Small actions at the right time can make a huge difference, not least when it comes to the care of vulnerable people.
Sadly, the UK is still wedded to the out-dated ideas of ‘home help’ and ‘home adaptations’. Whether it’s old age, becoming partially sighted or losing the use of limbs, most work to keep people in their own homes is based on a social services assessment and funding pots.
But the number of older people is growing and, thanks to medical advances, people with previously life-limiting conditions are living longer.
One of the country’s top occupational therapists is challenging the country’s approach to home design, arguing that really great solutions and installation can add quality to people’s lives – and save the NHS millions.
What are the problems?
Kate Sheehan is director of The OT Service consultancy and a leading occupational therapy expert on bathrooms and kitchens.
Occupational therapy is about not only clinical health, but also psychology and mental health. It’s about adapting the tasks and environment taking into account people’s physical health. And Sheehan wants our industry’s decision-makers to catch up with a customer base that has changed radically. Her approach is based on analysis and problem-solving. She is concerned why the UK is so stuck in its ways. She says: “Things are changing; we’re getting there slowly. The problem we have is that there are lots of silos in industry and especially in government. There’s the Department of Health, the Ministry for Housing Communities and Local Government and Department for Education and Skills. You’d think they talk to each other; in practice, they don’t.“Then you have the housebuilders who are influenced by shareholders and don’t want to do anything because it will impact on their profit. But all this is inefficient for everybody. We need housing that’s going to help us to help them.”
And what about the point of sale?
“The problem we’ve got is the disparity between industry and mainstream buyers, and that’s fundamental,” Sheehan says.“They make everything as though everybody is one person. I’m one of five in my family and I’m 5ft 5in. My brother is 6ft 1in. When you’re designing for both people it’s as if they’re in different places – but most people have one accommodation. Why aren’t we designing in a new way for mainstream? We should be designing for different.”The decision-makers, installers and buyers aren’t focused on every day activities. She explains: “Most people over 40 wear glasses for many forms of work or for reading or driving. It’s part of the deterioration of the body. But it’s forgotten in design. Who showers with their glasses on?” There is a fix, Sheehan believes, and it involves creating best products rather than for the ‘average’ consumer.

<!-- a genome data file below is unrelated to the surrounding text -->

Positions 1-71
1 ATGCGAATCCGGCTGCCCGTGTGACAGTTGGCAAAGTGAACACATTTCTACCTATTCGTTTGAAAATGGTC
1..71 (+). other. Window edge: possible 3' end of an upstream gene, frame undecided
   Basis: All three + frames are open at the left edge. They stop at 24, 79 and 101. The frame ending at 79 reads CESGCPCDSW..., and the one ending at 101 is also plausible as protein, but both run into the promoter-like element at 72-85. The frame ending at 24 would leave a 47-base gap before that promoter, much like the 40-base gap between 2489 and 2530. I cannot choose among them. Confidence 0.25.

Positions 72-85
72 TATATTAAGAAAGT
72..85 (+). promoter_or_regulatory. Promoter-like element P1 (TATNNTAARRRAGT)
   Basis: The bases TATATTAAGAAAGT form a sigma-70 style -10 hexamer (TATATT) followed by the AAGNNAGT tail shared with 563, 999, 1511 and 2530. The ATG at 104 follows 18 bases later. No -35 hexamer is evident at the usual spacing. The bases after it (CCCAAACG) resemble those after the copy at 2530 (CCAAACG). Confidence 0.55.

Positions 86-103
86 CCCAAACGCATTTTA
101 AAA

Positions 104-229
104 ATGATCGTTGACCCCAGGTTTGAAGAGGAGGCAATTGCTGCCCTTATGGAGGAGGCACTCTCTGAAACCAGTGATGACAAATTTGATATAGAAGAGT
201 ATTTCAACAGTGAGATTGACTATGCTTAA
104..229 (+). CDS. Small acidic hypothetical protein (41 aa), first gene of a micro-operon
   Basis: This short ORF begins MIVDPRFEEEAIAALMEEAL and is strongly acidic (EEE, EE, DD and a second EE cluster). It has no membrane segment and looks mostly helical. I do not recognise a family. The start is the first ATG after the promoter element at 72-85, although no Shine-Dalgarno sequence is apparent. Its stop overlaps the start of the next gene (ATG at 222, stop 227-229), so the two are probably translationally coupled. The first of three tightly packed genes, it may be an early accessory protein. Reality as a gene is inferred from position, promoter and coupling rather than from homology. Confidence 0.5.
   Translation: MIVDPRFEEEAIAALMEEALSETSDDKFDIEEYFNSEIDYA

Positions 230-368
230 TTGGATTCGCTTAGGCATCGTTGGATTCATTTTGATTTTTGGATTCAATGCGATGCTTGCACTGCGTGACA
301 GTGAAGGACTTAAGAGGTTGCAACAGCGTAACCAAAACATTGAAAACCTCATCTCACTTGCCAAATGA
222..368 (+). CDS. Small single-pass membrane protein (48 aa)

Sheehan says: “We need to design better to meet the multi-generational needs, so we don’t have to adapt repeatedly in properties. We are moving into a society where we increasingly have multi-generations living in one home because of things like young people not being able to afford to move out. It’s called inclusive design and it’s been around for decades.”
So how can the industry stop older people and the less able getting such a raw deal?
Sheehan says they should think about the environment and the person’s connection with it: “Heating is just one example; there’s lots of people in later life who all have the same functions but how they use the space is different. If someone has a physical impairment, they tend to stay in one place for longer.
“As every plumbing and heating engineer knows, maintaining a higher home temperature is the ideal. It’s how you say to the client why that’s the case, but it’s also about a better conversation when you know the complexity of how they live so you can coordinate how they go from even temperature to even temperature.”
She explains: “Ideally, 18ºC is the temperature we want. Let’s look at the rooms and how we achieve it. Where is the person most active? In the kitchen, because of the oven, you don’t need an additional heat source. But if they are sitting in the lounge watching TV or not feeling very well, having some form of additional heating is very useful. It could just be installing thermostatic radiators or a smart thermostat.”
A familiar problem – but it has a serious health impact.
Sheehan says: “There’s a risk on the body; moving regularly from high to low temperatures can cause heart problems.